The purpose of this activity is for students to partition rectangles into thirds, sixths, fourths, and eighths before learning the name of sixths and eighths. Students do so by folding rectangular strips of paper into equal-sized parts. While folding, students may notice that thirds can be further partitioned to make sixths and that fourths can be further partitioned to make eighths, which will be explored more in a future lesson. The focus of the synthesis should be on naming sixths and eighths, as these are new terms for students.

Students will use the partitioned rectangles during the lesson synthesis.

*Action and Expression: Develop Expression and Communication.*Provide access to pre-formatted papers that will be used to fold into rectangles. For example, papers would have dotted lines showing students where to fold for each rectangle.

*Supports accessibility for: Social-Emotional Functioning, Visual-Spatial Processing*

### Required Materials

Materials to Copy

- Fold and Name

### Required Preparation

- Each student needs 4 copies of the rectangle from the blackline master.
- Have extra rectangles available for students who need more than one try to fold the rectangles into equal parts.
- Create poster for synthesis:

number of equal parts | name of each part |
---|---|

2 | half |

3 | third |

4 | fourth |

6 | |

8 |

### Launch

- Groups of 2
- “We just looked at some shapes that were partitioned. Now you’re going to partition some rectangles into equal parts.”
- Give each student 4 rectangles.

### Activity

- “We are going to fold to partition these rectangles. Fold each rectangle into 3, 6, 4, or 8 equal parts. Draw lines where you folded to partition the rectangles. Be prepared to share how you folded your rectangles.”
- 3–5 minutes: independent work time
- “Now, share how you folded your shapes with your partner.”
- 2–3 minutes: partner discussion
- Monitor for students who used partitioning into 3 or 4 equal parts to partition into 6 or 8 equal parts to highlight during synthesis.

### Student Facing

### Student Response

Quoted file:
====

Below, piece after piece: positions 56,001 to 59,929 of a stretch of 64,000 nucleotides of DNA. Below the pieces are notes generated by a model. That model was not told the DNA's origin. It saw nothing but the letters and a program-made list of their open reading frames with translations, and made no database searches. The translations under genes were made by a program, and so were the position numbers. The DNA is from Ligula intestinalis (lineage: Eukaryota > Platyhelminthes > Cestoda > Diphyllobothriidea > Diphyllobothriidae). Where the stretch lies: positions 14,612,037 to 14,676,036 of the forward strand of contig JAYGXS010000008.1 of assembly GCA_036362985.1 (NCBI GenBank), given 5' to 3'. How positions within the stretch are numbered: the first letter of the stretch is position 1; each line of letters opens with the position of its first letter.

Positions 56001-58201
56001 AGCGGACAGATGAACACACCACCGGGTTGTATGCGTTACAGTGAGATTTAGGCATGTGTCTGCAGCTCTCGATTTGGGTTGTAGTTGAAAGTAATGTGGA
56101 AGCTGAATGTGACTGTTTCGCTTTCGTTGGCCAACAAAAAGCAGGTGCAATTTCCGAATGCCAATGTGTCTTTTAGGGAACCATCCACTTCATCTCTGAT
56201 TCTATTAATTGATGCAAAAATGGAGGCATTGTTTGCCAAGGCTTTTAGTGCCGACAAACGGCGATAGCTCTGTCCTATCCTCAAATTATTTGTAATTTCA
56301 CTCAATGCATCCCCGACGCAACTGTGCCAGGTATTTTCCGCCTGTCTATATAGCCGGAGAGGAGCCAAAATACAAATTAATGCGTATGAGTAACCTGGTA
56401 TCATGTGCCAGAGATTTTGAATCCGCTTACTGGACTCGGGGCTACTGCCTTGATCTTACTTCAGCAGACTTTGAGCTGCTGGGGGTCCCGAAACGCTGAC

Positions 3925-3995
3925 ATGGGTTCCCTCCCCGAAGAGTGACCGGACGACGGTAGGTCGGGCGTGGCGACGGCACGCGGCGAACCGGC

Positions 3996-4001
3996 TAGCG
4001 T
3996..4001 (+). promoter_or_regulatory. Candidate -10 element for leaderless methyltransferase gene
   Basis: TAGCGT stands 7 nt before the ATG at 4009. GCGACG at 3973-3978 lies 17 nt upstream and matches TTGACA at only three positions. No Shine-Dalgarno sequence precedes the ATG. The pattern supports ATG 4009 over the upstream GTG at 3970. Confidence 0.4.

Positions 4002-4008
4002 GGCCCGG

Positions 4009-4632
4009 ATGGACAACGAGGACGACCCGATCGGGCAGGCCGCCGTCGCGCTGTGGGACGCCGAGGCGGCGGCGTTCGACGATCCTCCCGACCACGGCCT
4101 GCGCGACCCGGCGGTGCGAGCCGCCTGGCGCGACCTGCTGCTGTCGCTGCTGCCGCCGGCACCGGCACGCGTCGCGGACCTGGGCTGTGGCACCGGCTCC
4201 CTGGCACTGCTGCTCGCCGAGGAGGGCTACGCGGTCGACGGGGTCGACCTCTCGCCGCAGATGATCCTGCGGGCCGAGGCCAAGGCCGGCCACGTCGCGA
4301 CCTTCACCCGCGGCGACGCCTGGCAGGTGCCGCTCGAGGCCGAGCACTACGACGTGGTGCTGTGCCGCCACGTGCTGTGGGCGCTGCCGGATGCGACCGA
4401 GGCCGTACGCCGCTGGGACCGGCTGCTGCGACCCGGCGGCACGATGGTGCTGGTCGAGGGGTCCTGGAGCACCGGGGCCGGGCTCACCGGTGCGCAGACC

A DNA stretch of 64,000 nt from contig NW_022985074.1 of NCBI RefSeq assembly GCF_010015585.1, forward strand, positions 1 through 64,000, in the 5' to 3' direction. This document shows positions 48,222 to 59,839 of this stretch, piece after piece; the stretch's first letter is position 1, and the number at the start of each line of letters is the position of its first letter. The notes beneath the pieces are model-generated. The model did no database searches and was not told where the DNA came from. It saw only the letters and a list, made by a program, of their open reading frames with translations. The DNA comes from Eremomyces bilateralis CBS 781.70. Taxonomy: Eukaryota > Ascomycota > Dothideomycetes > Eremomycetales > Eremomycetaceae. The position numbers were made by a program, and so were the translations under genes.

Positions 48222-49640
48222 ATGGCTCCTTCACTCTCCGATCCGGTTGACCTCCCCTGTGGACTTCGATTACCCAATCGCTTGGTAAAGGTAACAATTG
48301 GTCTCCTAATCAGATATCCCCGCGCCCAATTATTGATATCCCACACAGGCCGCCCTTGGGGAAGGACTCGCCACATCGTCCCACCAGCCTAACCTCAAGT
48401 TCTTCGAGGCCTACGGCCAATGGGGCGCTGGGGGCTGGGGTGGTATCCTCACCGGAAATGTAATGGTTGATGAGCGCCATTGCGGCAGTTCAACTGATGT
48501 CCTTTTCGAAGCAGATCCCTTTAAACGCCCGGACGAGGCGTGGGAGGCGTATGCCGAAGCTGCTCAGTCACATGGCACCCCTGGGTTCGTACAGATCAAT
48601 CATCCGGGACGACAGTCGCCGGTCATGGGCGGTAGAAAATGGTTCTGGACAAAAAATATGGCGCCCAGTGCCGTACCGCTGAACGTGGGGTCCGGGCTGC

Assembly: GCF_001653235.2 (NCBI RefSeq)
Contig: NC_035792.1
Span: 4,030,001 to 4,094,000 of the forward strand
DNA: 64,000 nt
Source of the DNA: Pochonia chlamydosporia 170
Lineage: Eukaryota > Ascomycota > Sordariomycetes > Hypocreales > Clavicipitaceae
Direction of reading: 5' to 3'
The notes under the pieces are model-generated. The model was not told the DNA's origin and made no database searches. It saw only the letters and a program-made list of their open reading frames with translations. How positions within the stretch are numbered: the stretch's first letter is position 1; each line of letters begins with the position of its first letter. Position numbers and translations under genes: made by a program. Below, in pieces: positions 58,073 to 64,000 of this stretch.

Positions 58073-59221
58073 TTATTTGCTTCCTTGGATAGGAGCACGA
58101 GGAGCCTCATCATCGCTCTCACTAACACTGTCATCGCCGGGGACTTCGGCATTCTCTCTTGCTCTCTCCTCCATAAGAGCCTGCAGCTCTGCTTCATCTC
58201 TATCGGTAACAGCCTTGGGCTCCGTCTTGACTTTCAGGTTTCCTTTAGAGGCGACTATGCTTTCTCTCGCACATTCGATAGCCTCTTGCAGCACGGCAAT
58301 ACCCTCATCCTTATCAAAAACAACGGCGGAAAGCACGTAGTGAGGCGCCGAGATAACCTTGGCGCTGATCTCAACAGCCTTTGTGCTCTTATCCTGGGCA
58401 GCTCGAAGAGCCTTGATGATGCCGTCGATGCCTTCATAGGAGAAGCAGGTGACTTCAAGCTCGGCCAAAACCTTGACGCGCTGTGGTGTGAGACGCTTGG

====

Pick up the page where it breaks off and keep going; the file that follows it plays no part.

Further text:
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### Activity Synthesis

- Select previously identified students to share how they folded the rectangles into 6 and 8 equal parts.
- Consider asking:
- “How did you use the partitions of _____ equal parts to partition into _____ equal parts?”
- “Does anyone want to add an observation to the way _____ partitioned?”

- Display poster:
number of equal parts name of each part 2 half 3 third 4 fourth 6 8

- “When we partition a shape into 6 equal parts, each part is called a ‘sixth.’ When we partition a shape into 8 equal parts, each part is called an ‘eighth.’“
- Add “sixth” and “eighth” to the chart and keep displayed.

## Lesson Synthesis

### Lesson Synthesis

“In the past, we’ve used the term ‘a half’ to refer to each part when one whole shape is partitioned into 2 equal parts. We’ve said ‘a third’ when there are 3 equal parts, and ‘a fourth’ when there are 4 equal parts.”

“Today, we learned to use ‘a sixth’ to refer to each part when a whole shape is partitioned into 6 equal parts and ‘an eighth’ when it is partitioned into 8 equal parts.”

“In addition to using words to describe these equal parts, we can also use numbers.”

Write each fraction as it is named:

“One half can be written as the number \(\frac{1}{2}\).”

“One third can be written as the number \(\frac{1}{3}\).”

“One fourth can be written as the number \(\frac{1}{4}\).”

“How would we write one sixth and one eighth as numbers?” (\(\frac{1}{6}\) and \(\frac{1}{8}\))

“The numbers we use to describe the parts of a whole that has been partitioned into equal parts are called **fractions**. Each fraction has two parts separated by a bar.”

“What do you think the part below the bar represents?” (the number of equal parts the whole has been partitioned into)

“What about the 1 above the bar?” (the one in “one half,” “one third,” and so on)

Display a square partitioned into 2 equal parts with each part labeled with \(\frac{1}{2}\), such as:

“We can label the equal parts in a shape with fractions. If this square is the whole shape or 1, each part is one half or \(\frac{1}{2}\).”

“Find all the cards from the first activity that show a shape partitioned into 2 equal parts. Let's label each half with the fraction \(\frac{1}{2}\).”

“Let’s label the parts in each of your rectangles with fractions.”

## Cool-down: Partition a Rectangle (5 minutes)

### Cool-Down